As you've indicated, the 14th Amendment is pretty clear. The validity of paying off our national debt is not questioned. That's the 14th amendment. I think he should invoke it. What that would mean, in practical terms, I believe, it's never been done before, is that we would continue to pay our bills.
I suspect it would be challenged in the courts very, very quickly. I think the courts do not want to see the world economy crumble, and I think it would be sustained.
COOPER: Does the -- you know, there, there are Democrats who believe that invoking that essentially is sort of absolving Congress of what their responsibilities are and that it should remain in Congress. What about that argument?
SANDERS: It's an argument, and I'm not here to tell you that I think the 14th Amendment is a wonderful solution. It's about all that we have left. It is a better solution than the Republican approach, which says, and their original proposal was a 10-year program proposal, which would have made massive cuts for the elderly, the children, the sick and the poor, if that's the alternative, the 14th Amendment looks pretty good. But I'm not here to tell you that that's a great option.
The option is that you do what we've always done throughout history is you raise the debt ceiling, you do not default, you don't threaten to default. And then you'll have an argument about the budget. That's what you do in a democratic society, not hold the world economy hostage, which is what the Republicans are doing.
COOPER: What is extraordinary about the way the Republicans are doing it is, it is in such stark contrast to how they behaved under the former president in terms of the debt ceiling.
SANDERS: Absolutely. They've raised the debt ceiling, if I recall correctly, three times under Trump and by the way, we raised, we-we raised our national debt by something like a trillion dollars over that period.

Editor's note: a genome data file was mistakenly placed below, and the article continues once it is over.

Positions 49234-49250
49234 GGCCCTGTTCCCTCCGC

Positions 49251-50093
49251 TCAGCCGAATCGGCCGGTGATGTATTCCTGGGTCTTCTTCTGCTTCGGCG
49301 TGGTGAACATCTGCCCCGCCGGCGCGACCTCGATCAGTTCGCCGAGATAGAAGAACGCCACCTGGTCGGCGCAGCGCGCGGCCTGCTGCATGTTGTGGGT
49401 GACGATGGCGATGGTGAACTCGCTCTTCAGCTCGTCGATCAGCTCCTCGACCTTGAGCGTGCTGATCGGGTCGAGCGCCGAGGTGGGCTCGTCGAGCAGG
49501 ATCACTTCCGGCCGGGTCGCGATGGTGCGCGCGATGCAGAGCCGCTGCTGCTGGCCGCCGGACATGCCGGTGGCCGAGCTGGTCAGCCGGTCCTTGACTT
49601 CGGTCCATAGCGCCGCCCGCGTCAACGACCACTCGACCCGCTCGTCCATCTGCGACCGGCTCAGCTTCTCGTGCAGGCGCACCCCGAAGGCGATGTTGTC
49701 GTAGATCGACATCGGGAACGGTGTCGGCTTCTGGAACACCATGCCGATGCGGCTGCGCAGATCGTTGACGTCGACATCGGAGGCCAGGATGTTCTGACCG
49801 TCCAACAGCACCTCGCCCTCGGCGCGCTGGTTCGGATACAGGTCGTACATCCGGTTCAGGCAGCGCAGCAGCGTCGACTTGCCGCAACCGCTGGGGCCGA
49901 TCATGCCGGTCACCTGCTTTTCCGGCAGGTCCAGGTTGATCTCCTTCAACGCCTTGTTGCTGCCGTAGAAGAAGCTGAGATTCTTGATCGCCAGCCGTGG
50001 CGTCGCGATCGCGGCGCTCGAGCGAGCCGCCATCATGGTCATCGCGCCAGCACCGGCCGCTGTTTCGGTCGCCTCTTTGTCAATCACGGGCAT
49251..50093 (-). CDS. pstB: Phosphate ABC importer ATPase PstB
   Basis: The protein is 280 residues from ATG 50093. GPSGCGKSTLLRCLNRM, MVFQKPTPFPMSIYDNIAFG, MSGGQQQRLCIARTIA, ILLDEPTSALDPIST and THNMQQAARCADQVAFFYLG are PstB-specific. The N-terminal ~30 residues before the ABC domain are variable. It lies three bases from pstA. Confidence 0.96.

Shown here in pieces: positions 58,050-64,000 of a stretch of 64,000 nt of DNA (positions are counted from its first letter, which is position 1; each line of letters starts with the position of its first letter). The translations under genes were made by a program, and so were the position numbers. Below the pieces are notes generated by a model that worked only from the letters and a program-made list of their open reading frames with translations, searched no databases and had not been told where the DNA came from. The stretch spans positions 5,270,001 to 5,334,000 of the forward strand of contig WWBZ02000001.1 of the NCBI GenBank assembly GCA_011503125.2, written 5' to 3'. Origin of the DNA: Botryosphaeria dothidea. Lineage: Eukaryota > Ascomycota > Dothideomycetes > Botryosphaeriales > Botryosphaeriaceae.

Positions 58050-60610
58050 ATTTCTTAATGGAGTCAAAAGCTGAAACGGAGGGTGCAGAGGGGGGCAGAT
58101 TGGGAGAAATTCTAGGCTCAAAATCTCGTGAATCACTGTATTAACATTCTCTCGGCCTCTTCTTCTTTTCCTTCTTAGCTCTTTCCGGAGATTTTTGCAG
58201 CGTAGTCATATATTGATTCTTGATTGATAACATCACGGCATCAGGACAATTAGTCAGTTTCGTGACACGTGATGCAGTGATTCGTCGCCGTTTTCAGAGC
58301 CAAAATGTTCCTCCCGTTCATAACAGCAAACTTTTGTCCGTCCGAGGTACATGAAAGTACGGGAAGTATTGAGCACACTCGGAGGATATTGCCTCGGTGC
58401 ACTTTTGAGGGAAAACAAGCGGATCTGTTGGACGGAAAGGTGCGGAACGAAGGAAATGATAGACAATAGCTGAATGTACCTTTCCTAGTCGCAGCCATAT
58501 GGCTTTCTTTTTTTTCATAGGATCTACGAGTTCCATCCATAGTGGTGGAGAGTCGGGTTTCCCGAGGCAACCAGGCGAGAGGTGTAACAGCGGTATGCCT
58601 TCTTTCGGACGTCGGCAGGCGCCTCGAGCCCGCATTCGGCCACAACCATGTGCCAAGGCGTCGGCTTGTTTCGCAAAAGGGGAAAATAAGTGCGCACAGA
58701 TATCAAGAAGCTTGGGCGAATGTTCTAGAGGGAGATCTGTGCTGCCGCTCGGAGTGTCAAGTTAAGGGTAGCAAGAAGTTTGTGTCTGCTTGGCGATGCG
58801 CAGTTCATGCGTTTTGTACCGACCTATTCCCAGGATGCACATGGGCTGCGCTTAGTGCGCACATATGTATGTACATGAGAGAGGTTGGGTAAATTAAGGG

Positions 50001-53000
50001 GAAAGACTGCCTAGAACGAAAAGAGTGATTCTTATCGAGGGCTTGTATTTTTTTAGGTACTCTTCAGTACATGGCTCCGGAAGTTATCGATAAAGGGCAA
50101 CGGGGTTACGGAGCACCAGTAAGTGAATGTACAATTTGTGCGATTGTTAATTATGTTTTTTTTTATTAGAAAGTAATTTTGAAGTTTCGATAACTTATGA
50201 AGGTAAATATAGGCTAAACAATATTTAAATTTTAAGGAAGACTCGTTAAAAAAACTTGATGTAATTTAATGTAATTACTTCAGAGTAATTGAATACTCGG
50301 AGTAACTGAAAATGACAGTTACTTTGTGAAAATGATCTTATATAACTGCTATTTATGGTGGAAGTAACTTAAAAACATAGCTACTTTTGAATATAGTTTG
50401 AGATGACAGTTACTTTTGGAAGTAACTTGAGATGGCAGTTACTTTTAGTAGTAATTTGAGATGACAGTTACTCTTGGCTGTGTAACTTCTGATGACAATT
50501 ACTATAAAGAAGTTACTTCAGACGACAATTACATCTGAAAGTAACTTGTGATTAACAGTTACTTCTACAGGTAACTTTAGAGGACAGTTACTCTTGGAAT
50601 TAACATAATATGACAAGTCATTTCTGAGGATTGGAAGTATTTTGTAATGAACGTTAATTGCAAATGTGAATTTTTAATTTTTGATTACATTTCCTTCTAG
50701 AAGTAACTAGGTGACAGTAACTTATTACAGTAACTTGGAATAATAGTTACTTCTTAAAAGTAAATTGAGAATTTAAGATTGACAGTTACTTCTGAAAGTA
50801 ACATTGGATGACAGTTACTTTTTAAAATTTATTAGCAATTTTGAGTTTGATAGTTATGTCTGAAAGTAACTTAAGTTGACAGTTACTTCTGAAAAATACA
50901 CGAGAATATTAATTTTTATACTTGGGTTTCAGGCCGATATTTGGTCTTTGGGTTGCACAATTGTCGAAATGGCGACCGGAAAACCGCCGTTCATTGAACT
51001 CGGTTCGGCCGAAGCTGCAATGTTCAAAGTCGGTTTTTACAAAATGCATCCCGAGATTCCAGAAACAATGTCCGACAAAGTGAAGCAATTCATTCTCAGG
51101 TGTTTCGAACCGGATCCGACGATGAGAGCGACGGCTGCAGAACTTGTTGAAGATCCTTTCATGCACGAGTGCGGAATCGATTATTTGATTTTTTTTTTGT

But it's not just Trump, we have done it with Republicans, we've done it with Democrats. That is what you do, and let us be clear everybody should know this, this is not a budget issue. We're not arguing here what we should be spending next year.
It is simply paying the bills that Republicans voted for last year and previous years. We're paying off our debt. And when you're the largest economy in the world, that is what you do.
COOPER: If you make a deal now, Democrats could revisit your budget priorities if and when they win back control of the House, or I guess from the Republican perspective, if and when they went back to the White House. Would that be a better path than default?
SANDERS: Well, default is a terrible path. It will cause global anarchy. But the alternatives are also very, very bad. Again, what I think is you have a normal budget process. Republicans want to cut, I want to make investments in our children and health care and education. Let's argue it out. But the other thing, Anderson, that worries me very much is if Republicans get away with holding the economy hostage, this sets a precedent for years to come.
You talk about in the future, then the normal budget process that we go through, we have committees, we argue and all that stuff. It's gone, and people say, “Okay, hey, budget ceiling is coming. We're going to go through this again.” That is a pretty bad way to develop budgets.
COOPER: Senator Bernie Sanders, I appreciate your time tonight. Thank you.
SANDERS: Thank you.